Danny Kerry urges calm ahead of Great Britain’s gold match against Holland

Great Britain were thrilled to beat New Zealand in the womens semi-final. Photo: PA

Great Britain were thrilled to beat New Zealand in the womens semi-final. Photo: PA - Credit: PA

Great Britain head coach Danny Kerry is urging his team to stay calm ahead of this evening's women's hockey final against Holland.

The GB women are through to their first Olympic final – having won bronze medals in 1992 and 2012 – after reeling off seven successive victories at the Rio Games.

And while Holland will be exceptionally tough opponents, having claimed two Olympic titles in a row and not lost at a Games since Athens 12 years ago, Britain are ready to grasp the moment in Deodoro.

'I think we are very smart. We executed a game-plan against New Zealand under pressure, which is very important,' said Kerry, who was raised in west Norfolk and attended King Edward VII School in King's Lynn.

'We are also very robust. We have played seven games in 12 days, and we are about to play an eighth in 14.

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'We haven't had any injuries, just bashes, and to go through the rigours and deliver is impressive. We play with our heart and have a team culture in good times and bad.

'I am exceptionally proud to make history with this team. But we still have a job to do in the final.

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'I told them after the semi-final that we have one more, one more win to do. Keep your feet on the ground. Finish the job.'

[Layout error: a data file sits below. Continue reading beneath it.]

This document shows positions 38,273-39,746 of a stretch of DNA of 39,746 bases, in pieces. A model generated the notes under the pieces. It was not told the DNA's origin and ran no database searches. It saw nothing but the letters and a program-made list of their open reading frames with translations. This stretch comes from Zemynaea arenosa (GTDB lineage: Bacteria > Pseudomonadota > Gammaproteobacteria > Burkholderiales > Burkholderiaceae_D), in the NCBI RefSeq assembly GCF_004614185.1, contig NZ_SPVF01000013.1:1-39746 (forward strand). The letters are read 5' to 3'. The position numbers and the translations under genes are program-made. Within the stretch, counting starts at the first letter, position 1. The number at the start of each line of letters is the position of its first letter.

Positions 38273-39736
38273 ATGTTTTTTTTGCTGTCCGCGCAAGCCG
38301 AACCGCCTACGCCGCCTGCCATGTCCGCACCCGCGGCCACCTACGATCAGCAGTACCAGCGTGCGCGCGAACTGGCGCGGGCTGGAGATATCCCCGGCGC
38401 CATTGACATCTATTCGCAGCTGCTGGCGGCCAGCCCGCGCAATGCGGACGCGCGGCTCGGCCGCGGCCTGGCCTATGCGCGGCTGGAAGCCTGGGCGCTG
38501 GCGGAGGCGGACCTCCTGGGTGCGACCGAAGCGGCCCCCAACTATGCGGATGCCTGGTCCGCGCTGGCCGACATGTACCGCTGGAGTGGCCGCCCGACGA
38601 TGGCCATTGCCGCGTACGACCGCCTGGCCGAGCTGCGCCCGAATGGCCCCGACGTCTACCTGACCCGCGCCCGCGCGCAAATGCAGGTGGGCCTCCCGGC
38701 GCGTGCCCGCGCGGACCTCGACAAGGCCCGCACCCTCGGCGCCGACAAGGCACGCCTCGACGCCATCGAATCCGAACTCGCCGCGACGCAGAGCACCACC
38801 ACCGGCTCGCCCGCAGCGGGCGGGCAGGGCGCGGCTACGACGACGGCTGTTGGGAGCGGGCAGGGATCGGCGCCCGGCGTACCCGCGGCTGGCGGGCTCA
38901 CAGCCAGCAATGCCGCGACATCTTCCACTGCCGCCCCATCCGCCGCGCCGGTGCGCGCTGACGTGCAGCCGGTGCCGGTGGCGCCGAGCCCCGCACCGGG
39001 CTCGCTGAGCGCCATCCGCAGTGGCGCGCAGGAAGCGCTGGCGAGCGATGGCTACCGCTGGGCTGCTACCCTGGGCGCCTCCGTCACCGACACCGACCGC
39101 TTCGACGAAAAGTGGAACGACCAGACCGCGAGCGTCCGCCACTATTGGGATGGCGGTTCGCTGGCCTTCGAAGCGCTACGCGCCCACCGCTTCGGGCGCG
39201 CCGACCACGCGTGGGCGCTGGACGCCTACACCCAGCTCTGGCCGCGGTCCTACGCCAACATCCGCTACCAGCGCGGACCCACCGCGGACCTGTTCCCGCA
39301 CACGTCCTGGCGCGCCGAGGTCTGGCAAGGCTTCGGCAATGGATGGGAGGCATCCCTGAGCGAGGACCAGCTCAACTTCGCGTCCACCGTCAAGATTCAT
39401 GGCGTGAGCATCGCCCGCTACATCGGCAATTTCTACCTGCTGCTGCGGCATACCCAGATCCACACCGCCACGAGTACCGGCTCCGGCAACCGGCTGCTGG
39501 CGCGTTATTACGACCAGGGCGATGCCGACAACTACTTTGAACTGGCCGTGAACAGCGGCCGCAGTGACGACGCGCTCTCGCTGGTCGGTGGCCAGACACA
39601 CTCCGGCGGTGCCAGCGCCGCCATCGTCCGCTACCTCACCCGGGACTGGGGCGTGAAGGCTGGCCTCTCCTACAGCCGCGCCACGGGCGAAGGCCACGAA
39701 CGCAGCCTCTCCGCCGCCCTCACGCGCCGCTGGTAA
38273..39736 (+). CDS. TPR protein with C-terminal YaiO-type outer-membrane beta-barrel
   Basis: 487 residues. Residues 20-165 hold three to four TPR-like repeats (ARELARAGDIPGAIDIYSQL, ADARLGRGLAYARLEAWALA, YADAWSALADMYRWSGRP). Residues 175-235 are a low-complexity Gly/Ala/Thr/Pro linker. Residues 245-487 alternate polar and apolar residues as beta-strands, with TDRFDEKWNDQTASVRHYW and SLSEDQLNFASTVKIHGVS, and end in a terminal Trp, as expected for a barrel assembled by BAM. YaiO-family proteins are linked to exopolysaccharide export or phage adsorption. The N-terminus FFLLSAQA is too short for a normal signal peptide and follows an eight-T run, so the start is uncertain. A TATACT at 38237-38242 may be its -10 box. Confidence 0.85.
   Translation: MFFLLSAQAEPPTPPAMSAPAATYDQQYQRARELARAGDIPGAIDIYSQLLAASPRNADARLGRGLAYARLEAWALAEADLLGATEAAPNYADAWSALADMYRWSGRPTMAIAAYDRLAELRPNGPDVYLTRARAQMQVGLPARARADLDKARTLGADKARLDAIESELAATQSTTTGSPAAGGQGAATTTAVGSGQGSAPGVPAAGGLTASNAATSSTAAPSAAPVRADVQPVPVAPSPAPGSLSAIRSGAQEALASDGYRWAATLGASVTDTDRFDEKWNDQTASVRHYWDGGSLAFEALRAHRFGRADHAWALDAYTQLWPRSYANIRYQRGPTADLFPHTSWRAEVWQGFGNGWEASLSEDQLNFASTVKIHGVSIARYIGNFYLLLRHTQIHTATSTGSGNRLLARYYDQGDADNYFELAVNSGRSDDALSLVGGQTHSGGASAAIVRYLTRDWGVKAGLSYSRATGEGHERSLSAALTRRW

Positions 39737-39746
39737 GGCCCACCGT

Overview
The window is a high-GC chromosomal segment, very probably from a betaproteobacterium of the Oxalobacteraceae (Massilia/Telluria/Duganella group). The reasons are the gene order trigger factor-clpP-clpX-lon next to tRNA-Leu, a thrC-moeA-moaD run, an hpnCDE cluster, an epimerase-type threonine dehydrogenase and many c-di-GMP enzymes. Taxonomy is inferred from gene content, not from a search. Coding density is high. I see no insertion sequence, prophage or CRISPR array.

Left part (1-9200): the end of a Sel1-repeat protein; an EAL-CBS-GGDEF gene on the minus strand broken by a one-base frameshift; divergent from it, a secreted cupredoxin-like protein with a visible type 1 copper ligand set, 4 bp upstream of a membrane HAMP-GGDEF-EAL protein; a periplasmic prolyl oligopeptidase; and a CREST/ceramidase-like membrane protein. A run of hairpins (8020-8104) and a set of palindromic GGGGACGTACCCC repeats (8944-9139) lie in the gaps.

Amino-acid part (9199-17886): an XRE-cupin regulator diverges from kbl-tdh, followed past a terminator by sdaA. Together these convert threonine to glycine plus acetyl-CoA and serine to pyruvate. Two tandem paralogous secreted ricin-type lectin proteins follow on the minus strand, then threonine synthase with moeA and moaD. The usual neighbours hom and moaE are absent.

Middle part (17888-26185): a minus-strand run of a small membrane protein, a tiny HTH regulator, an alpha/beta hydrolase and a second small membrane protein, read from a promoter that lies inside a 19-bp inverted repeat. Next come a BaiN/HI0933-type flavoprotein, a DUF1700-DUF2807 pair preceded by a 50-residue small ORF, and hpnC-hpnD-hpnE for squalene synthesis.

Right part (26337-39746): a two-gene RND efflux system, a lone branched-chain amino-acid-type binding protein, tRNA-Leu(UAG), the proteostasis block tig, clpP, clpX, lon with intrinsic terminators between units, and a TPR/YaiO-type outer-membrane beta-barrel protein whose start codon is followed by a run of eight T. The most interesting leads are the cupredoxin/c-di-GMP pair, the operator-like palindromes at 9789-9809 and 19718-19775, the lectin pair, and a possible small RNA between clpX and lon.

Captain Kate Richardson-Walsh hopes her team can do for hockey what Sean Kerly and company did in Seoul 28 years ago when they go for Olympic gold tonight (9pm UK time).

Prolific goalscorer Kerly helped inspire Britain's men to the 1988 gold medal, blasting a hat-trick against semi-final opponents Australia before Imran Sherwani's double and another Kerly strike accounted for Germany 3-1 in the final.

'I remember my parents getting up to watch it (the 1988 final), but I was only eight – I was a little too young,' Richardson-Walsh said

'You saw what happened to hockey in the country after that – it really picked up. It picked up after London, too, and hopefully the same will happen again now.'

Richardson-Walsh, 36, has played 374 games for Great Britain and England, and she added: 'I am an old lady! But I would really like to go out on a bang, standing on the podium singing the national anthem – and be one of those people.

'I remember watching the Olympics when I was 12, seeing Sally Gunnell and the hockey ladies winning bronze in 1992.

'Holland are a very experienced side. They are the reigning Olympic champions, so the pressure is on them. We can just go out and play and do exactly what we have been doing.

'We keep saying we will treat any match here as if it was a training session at Bisham Abbey, and the final will be no different.'

Britain swept all before them in the pool stages, before knocking out quarter-final opponents Spain and then New Zealand in the last four.

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